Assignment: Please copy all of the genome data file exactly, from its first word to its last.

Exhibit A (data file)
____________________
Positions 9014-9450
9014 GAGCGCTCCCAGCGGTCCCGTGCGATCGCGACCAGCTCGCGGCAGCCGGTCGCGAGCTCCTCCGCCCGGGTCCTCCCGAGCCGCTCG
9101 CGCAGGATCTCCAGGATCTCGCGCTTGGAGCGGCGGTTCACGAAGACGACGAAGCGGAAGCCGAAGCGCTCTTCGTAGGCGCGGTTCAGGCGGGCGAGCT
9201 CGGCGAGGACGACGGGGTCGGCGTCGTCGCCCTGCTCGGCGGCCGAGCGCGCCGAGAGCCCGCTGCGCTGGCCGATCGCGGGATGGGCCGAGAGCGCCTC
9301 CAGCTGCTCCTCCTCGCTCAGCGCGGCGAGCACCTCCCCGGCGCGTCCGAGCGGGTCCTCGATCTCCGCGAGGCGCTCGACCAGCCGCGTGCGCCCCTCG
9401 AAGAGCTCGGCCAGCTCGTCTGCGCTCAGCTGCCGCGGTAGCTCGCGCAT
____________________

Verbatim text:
Positions 9014-9450
9014 GAGCGCTCCCAGCGGTCCCGTGCGATCGCGACCAGCTCGCGGCAGCCGGTCGCGAGCTCCTCCGCCCGGGTCCTCCCGAGCCGCTCG
9101 CGCAGGATCTCCAGGATCTCGCGCTTGGAGCGGCGGTTCACGAAGACGACGAAGCGGAAGCCGAAGCGCTCTTCGTAGGCGCGGTTCAGGCGGGCGAGCT
9201 CGGCGAGGACGACGGGGTCGGCGTCGTCGCCCTGCTCGGCGGCCGAGCGCGCCGAGAGCCCGCTGCGCTGGCCGATCGCGGGATGGGCCGAGAGCGCCTC
9301 CAGCTGCTCCTCCTCGCTCAGCGCGGCGAGCACCTCCCCGGCGCGTCCGAGCGGGTCCTCGATCTCCGCGAGGCGCTCGACCAGCCGCGTGCGCCCCTCG
9401 AAGAGCTCGGCCAGCTCGTCTGCGCTCAGCTGCCGCGGTAGCTCGCGCAT